Genetic Inheritance Effects on Endurance and Muscle Strength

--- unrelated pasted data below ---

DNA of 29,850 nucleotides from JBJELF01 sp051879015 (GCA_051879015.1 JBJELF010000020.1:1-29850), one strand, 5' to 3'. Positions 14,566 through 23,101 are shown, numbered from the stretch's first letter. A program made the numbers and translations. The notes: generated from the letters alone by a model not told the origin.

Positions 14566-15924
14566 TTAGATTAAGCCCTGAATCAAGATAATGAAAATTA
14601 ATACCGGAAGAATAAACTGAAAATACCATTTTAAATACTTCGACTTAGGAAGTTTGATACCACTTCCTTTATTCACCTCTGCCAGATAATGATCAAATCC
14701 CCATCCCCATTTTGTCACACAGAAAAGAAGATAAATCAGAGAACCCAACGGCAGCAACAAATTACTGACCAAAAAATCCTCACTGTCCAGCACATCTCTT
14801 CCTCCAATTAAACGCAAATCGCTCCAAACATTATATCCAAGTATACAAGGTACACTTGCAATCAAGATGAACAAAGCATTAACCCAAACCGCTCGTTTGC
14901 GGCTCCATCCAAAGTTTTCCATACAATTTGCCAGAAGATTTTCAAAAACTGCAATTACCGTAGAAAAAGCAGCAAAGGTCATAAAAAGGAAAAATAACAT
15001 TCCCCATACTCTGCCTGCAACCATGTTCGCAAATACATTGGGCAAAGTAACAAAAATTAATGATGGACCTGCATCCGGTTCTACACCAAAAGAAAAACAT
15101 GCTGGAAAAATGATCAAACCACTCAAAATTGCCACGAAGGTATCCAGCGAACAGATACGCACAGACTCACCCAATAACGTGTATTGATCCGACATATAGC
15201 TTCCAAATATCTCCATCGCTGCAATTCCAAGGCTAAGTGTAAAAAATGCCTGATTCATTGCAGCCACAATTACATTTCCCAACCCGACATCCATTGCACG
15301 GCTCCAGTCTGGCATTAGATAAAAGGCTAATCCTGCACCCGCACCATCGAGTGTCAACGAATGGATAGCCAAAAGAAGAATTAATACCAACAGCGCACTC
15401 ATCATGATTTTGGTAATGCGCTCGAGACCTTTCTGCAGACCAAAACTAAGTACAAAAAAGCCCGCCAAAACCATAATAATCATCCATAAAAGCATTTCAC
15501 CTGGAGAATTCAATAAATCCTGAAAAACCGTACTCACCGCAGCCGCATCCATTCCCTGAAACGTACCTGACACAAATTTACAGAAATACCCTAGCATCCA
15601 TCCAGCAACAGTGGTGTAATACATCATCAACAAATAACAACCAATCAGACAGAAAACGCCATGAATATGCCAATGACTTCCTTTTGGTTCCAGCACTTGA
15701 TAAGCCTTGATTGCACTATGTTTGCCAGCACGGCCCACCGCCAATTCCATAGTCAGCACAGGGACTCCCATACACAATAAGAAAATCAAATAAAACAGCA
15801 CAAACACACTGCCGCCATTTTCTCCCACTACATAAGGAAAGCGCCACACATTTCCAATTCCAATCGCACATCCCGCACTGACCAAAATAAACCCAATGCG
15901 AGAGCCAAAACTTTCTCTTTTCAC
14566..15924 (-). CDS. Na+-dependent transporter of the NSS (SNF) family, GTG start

Top-level sport seems to play a natural Darwinian stage. The most outstanding athletes appear to emerge as a result of exogenous influences of nature and/or coincidence, namely, the contingency of practicing certain sport for which their talents best fit. This coincidence arises because certain individuals possess anatomical, metabolic, functional and behavioural characteristics that are precisely those required to excel in a given sport. Apart from the effects of training, there is strong evidence of genetic influence upon athletic performance. This article reviews the current state of knowledge regarding heritable genetic effects upon endurance and muscle strength, as reported by several twin and family studies. Due, probably, to the inaccuracy of the measurement procedures and sampling error, heritability estimates differ widely between studies. Even so, the genetic inheritence effects seem incontrovertible in most physical traits: ~40–70% for peak oxygen uptake and cardiac mass and structure, and ~30–90% for anaerobic power and capacity, ranging according to the metabolic category. Studies in development by several researchers at this present time seem to guarantee that future reviews will include twins and family studies concerning genes associated with the adaptive processes against hormetic agents, such as exercise, heat and oxidative stress.